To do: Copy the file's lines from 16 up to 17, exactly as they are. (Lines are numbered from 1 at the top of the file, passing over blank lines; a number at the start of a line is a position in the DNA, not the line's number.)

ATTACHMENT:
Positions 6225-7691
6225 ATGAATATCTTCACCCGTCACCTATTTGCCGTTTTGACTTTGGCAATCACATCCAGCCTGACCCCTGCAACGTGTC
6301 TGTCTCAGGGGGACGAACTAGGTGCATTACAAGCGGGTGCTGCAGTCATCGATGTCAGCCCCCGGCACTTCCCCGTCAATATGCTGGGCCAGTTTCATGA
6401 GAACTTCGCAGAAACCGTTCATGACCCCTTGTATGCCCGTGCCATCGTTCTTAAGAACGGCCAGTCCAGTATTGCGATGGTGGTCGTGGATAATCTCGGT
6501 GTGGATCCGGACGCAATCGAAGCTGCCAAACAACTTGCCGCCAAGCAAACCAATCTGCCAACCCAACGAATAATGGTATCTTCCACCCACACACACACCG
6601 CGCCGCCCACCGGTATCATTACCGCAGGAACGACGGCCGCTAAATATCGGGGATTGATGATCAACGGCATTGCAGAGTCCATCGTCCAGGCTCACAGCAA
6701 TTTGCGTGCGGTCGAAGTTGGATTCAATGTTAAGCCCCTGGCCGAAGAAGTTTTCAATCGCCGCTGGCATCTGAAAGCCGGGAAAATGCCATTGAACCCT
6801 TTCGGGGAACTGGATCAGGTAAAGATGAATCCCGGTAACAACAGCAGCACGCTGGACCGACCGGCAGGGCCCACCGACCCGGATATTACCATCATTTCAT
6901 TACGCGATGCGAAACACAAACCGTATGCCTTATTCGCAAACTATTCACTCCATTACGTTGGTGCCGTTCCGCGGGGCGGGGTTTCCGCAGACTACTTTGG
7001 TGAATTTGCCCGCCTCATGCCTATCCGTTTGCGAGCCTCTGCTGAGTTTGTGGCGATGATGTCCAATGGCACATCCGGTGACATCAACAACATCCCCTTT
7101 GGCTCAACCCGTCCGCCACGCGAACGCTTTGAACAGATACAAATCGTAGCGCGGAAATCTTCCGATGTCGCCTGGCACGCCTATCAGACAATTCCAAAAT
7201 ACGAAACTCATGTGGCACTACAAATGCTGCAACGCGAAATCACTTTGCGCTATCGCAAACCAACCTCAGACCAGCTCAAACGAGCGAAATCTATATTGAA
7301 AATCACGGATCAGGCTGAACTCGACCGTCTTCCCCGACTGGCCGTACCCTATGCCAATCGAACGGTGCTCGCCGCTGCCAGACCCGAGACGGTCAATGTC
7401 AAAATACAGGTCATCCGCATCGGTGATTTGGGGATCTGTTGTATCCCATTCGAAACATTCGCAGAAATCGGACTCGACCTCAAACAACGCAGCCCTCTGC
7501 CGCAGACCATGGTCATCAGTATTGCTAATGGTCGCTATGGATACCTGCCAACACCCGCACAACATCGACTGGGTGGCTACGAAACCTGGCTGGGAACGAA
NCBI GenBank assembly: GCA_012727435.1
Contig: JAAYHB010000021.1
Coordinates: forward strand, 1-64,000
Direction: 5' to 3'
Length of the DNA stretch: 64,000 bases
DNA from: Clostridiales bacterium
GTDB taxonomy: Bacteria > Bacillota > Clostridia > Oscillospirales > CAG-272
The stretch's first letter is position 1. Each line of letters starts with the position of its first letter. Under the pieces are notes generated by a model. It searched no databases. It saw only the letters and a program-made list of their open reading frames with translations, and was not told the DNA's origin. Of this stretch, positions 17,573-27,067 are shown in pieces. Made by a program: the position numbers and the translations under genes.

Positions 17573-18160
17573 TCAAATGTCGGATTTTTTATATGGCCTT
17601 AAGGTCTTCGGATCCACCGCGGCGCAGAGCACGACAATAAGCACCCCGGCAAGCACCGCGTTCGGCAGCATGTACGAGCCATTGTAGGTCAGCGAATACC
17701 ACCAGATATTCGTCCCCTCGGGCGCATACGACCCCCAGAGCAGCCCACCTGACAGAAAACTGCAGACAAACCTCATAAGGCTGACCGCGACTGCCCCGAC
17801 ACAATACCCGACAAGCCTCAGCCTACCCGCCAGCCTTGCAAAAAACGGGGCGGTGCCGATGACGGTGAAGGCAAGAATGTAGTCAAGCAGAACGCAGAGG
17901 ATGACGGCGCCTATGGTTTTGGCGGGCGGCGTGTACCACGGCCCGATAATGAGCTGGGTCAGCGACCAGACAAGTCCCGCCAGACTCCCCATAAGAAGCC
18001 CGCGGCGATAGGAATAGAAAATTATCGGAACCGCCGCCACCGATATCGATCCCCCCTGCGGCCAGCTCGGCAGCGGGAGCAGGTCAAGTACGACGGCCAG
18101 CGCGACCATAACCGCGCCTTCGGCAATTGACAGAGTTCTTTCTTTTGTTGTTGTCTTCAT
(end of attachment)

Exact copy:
NCBI GenBank assembly: GCA_012727435.1
Contig: JAAYHB010000021.1